Last year, Baxter Personnel encountered a large number of recruitment agencies trying to undercut their rates. In terms of the costing, we have come across our clients being offered disturbingly low rates on more than one occasion meaning one of two things… either the agency is making a loss or it is running a tax avoidance scheme designed to reduce costs and increase profits. In this case, if the price looks too good to be true – it generally is.
Back in 2014, Andrew Harrow, Managing Director of Baxter Personnel said “We carried out a 6 month feasibility study into Baxter Personnel adopting this kind of scheme at the end of 2013. The reality of the situation however is that HMRC have outlawed this practice and this decision has been upheld many times through the courts. In any case, taking more of a holistic view of things, Baxter Personnel is better off that its name stays well clear of headlines containing “tax avoidance” and “worker exploitation” etc. even if this means running the business at a higher cost.”
HMRC have now published guidance on employment intermediaries reporting regulations due to be put into place from the start of the new tax year.
On 6th April 2015 the new employment intermediaries reporting regulations come into force. All agencies must now report to HMRC every 3 months details of all workers they place with clients where they don’t operate PAYE on the workers’ payments.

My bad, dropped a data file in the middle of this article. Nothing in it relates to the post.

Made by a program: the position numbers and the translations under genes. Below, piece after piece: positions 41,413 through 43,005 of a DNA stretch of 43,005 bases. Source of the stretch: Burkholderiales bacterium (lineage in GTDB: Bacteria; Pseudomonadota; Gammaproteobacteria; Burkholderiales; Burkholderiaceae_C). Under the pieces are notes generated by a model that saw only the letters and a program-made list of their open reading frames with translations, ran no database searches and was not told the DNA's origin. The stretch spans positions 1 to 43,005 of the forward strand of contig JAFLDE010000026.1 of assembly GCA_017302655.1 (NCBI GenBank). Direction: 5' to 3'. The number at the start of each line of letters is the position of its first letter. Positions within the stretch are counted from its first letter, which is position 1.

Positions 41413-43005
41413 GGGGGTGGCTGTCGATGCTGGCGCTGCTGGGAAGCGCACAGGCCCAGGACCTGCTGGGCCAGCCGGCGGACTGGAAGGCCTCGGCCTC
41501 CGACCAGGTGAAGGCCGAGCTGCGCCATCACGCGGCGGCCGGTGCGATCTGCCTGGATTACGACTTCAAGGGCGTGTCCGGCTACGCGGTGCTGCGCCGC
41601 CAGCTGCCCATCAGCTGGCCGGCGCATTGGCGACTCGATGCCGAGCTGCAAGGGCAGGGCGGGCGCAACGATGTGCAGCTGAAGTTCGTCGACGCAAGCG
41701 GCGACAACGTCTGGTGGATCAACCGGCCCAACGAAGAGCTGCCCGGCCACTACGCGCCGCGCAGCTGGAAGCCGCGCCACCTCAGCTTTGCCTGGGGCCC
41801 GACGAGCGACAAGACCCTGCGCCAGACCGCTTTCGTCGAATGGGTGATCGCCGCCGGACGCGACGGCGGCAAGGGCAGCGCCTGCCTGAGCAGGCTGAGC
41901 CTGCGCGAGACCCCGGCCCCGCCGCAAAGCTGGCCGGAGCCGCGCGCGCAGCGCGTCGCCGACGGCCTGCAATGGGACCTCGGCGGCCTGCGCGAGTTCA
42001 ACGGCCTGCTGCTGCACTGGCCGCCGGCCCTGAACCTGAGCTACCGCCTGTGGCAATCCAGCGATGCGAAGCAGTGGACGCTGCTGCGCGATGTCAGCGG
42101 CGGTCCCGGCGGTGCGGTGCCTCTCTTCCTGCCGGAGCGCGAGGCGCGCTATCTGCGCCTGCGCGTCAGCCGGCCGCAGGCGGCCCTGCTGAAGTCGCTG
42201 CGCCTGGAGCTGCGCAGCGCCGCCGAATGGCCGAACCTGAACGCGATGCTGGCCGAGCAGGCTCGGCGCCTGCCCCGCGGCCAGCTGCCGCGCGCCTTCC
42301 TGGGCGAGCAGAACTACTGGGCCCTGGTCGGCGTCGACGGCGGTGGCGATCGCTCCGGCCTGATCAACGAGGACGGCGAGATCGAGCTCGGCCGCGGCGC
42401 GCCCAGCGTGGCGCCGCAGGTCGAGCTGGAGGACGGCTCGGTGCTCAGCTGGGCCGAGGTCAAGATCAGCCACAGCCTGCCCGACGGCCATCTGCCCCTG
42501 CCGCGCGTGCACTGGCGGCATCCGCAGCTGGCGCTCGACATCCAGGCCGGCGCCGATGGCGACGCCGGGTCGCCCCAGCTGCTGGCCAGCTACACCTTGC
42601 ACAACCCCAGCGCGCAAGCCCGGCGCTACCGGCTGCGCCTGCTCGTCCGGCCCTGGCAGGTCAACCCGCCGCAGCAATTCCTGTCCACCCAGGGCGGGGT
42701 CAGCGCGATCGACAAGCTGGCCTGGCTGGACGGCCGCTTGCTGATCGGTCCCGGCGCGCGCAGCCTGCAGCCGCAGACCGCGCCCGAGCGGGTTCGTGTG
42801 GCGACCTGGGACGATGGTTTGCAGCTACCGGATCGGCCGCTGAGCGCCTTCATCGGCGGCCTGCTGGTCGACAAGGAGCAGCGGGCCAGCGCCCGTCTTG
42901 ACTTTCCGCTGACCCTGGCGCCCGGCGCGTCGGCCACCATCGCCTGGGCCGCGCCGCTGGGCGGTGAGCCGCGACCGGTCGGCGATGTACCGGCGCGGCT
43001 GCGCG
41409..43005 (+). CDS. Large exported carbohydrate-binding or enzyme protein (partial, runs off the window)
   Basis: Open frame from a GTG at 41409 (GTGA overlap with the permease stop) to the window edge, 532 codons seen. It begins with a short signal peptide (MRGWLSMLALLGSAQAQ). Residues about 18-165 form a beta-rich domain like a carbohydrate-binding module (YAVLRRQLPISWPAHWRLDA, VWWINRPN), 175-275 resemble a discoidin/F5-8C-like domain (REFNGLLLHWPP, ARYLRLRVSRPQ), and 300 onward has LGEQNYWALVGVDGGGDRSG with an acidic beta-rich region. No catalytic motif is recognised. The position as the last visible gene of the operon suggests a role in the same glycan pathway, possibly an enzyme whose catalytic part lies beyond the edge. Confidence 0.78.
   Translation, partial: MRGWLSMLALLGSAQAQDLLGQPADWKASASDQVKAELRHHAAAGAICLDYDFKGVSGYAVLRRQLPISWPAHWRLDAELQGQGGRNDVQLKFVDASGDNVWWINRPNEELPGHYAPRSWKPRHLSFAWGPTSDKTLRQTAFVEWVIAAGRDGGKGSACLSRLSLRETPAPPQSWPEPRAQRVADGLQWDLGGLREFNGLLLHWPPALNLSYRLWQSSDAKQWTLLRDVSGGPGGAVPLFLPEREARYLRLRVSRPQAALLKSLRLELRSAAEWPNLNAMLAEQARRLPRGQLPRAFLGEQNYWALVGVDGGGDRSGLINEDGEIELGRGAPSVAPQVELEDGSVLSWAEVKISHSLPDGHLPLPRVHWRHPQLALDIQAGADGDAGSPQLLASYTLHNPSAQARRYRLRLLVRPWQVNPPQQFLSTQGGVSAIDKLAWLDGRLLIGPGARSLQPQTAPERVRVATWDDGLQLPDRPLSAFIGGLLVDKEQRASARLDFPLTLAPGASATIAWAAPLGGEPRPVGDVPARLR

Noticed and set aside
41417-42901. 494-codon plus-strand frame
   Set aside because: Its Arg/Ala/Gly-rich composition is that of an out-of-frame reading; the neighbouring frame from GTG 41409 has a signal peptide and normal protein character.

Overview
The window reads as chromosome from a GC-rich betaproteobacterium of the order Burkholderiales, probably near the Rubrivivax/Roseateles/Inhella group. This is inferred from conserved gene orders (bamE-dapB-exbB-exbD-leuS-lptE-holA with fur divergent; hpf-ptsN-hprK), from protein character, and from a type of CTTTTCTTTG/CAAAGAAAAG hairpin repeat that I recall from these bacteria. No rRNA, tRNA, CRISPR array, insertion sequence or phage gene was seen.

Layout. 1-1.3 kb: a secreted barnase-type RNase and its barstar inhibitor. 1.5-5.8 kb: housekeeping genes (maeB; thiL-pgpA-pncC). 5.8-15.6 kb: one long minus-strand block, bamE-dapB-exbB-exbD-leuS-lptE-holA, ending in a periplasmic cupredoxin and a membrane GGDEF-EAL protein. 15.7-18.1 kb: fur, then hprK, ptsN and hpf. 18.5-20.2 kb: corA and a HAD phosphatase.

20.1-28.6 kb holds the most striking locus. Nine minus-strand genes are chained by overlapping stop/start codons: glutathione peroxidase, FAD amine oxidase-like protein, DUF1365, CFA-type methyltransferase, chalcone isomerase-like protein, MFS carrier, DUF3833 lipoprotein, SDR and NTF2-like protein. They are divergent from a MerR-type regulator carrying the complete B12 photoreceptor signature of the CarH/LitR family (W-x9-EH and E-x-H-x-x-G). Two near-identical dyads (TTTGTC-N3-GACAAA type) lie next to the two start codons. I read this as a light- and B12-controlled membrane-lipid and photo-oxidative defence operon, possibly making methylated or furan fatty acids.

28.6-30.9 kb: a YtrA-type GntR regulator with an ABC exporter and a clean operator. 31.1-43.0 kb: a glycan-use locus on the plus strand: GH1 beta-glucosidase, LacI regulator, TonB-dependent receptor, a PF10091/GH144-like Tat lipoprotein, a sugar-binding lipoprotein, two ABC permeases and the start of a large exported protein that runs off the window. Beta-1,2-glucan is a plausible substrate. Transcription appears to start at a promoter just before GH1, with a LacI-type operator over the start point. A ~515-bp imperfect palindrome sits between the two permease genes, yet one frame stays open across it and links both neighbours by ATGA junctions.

Helpfully, HMRC recently published guidance on what this means for intermediaries, workers and clients. This clarifies what information is required and who from.
For those contractors paid via an umbrella at other agencies, only identity details are required from the agency, not payment information.
PSCs that provide their services via an intermediary will need to be included in the intermediary's reporting.
This is likely to prove to be a rather onerous burden for some agencies that are not already following these guidelines.
You can find out more on the new guidance here.
With the Government consultation on travel and subsistence and the use of overarching contracts now closed, speculation is rife as to the possible outcome/s.
Given that the removal of T&S relief and OACs could spell the end for many high quality compliant businesses, the Freelancer & Contractor Services Association (FCSA) has called instead for umbrella companies to be licensed under its code of conduct. Payme would strongly support this idea - we think clear parameters as well as mandatory annual inspections would ensure compliance and root out those rogue operators that give the industry a bad name.
Recognition that most umbrellas are performing to high standards, came from the Government itself earlier this month. David Gauke MP, Financial Secretary to the Treasury said, “Umbrella companies have been a part of the UK labour market for many years and, when operated responsibly, provide a useful conduit through which payments, including tax, can be made. As such, Her Majesty’s Revenue and Customs are not taking steps to stop agencies using umbrella companies.”
It's good to know the Government is not looking to prevent umbrellas from operating. However, we hear from a trusted source that they may only be able to do so over a certain pay rate, meaning the end of the low pay umbrella sector. We wonder whether this is fair - why should only high paid workers be able to claim travel and subsistence?
We'll soon see what's in store for umbrellas - any legislative changes will be announced in the Budget in March.